Biodynamic lighting has a positive effect on emotional and physical wellbeing

Research studies have shown that biodynamic lighting has a positive effect on emotional and physical well-being.

If a person with dementia feels more relaxed and more comfortable in their surroundings under biodynamic lighting and are able to participate more in daily activities (5), this in turn can help to make the work of the caregiver more effective and efficient. It can enhance their work environment, increase their productivity and alertness, support their internal clock, counteracts insomnia, reduces eye strain and fatigue which is often a result of poor lighting.

Biodynamic lighting can enable people with dementia to stay longer in their own familiar home environment by utilising the therapeutic benefits of biodynamic light as a non-pharmacological solution (1, 2, 3).

  • Lighting research has shown that biodynamic light has a positive effect on biological, physiological and psychological well-being and health.
  • It can support and regulate the biological clock, known as the circadian rhythm to a 24-hour sleep/wake cycle in older adults and people with dementia.
  • A restored circadian rhythm can enable older adults to be more active throughout the day, provides them with more energy to engage with activities such as gardening, spending time with family and friends or simply relaxing and reading.
  • Sleep pattern becomes uninterrupted for longer periods which allows for a more restful night sleep. As a result the administration of sleep-inducing drugs could even be reduced in some cases.
  • Biodynamic lighting can enhance their surrounding environment, improving their visual acuity and spatial awareness so that they move safely without the risk of falls (4, 5, 6, 7, 8).
  • It has been shown to enhance better recognition of colour and objects within their environment, and highlights the facial expressions of the people who cares for them (9, 10).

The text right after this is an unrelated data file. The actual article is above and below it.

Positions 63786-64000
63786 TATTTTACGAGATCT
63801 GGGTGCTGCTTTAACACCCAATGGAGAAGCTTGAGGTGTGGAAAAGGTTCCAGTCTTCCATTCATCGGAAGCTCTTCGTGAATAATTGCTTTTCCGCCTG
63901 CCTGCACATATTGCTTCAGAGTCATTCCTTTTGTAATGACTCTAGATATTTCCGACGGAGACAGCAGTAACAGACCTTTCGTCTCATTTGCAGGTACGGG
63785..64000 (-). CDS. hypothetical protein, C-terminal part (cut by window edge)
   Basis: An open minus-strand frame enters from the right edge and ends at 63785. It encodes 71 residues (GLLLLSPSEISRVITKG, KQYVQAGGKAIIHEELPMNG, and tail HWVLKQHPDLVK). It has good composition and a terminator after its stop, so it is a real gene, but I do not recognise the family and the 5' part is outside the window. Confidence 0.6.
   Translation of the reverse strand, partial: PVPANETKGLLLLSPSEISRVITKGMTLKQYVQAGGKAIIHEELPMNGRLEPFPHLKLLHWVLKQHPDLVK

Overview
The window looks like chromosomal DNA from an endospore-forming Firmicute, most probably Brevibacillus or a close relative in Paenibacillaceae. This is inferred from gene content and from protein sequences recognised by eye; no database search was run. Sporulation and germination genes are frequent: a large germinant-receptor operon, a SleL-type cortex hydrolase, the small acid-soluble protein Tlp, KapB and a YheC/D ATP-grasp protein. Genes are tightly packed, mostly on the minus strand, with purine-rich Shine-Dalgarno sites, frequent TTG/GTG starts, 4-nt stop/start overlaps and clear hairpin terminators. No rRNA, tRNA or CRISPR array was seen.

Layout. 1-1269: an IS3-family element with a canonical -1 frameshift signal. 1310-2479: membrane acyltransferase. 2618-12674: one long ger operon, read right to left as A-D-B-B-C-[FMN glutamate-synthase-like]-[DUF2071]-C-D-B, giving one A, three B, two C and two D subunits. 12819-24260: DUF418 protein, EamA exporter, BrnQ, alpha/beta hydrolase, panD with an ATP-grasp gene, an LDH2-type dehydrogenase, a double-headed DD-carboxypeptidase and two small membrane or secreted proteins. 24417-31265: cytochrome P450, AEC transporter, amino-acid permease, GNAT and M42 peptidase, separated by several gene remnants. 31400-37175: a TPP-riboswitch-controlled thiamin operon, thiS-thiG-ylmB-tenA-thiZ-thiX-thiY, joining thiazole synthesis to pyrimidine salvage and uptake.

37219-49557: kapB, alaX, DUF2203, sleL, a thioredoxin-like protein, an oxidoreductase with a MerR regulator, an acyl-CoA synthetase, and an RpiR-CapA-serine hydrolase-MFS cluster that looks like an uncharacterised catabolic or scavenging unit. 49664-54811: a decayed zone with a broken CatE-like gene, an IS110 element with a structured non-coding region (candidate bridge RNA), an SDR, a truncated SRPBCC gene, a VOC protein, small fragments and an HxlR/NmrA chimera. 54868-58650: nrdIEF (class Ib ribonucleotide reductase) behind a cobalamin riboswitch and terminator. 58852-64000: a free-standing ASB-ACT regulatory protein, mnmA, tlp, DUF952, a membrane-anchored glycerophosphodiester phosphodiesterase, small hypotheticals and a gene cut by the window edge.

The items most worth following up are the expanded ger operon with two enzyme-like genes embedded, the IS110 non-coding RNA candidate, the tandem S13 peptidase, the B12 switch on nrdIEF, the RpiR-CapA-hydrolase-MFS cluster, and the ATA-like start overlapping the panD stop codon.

• Biodynamic lighting creates an opportunity for people with dementia to live independently for longer in their own home environment, it enhances their quality of life and those of their families.


  1. O’Neil ME, .Freeman M., Christensen V., Telerant R., Addleman A., Kansagara D. A Systematic Evidence Review of Non-pharmcological Interventions for Behavioural Symptoms of Dementia. Internet.
  2. Alessi CA., Martin JL., Webber AP., Cynthia Kim E., Josephson KR. Randomized, Controlled Trial of a Non-pharmacological Intervention to Improve Abnormal Sleep/Wake Patterns in Nursing Home Residents. J Am Geriatr Soc (2005);53, 803-810.
  3. Sloane PD., Williams CS., Mitchell CM., Preisser JS., Wood W., Barrick AL., Hickman SE., Gill KS., Connell BR., Edinger J., Zimmerman S. High-Intensity Environmental Light in Dementia: Effect on Sleep and Activity. J Am Geriatr Soc (2007);55, 1524-1533.
  4. Figueiro M., Gras L., Qi R., Rizzo P., Rea M. A Novel Night Lighting System for Postural Control and Stability in Service. Lighting Research Technology (2008);40, 111-126.
  5. Figueiro M., Gras LZ., Rea MS., Plitnick B. Lighting for Improving Balance in Older Adults With and Without Risk for Falls. Age Aging (2012);41, 392-395.
  6. Figueiro M., Plitnick B., Rea MS., Gras LZ. Lighting and Perceptual Cues; Effects on Gait Measures of Older Adults at High and Low Risk for Falls. BMC Geriatr. (2011);11, 49.
  7. Figueiro MG. Lighting the Way: A Key to Independence. A Guide for Older Adults. Lighting Research Centre. (2001); Rensselaer Polytechnic Institute, Troy, NY.
  8. Thomas Pocklington Trust. Improving Vision and Eye Health Care to People with Dementia (2010); No 8.
  9. Dsdc The Dementia Centre The Importance of Colour and Contrast (2012). Internet.
  10. Hoof J van., Kort H.S.M., Waarde H van., Blom M.M. Environmental interventions and the Design of Homes of Older Adults with Dementia; An Overview. Am J Alzheimers Dis Demen (2010);25; 202.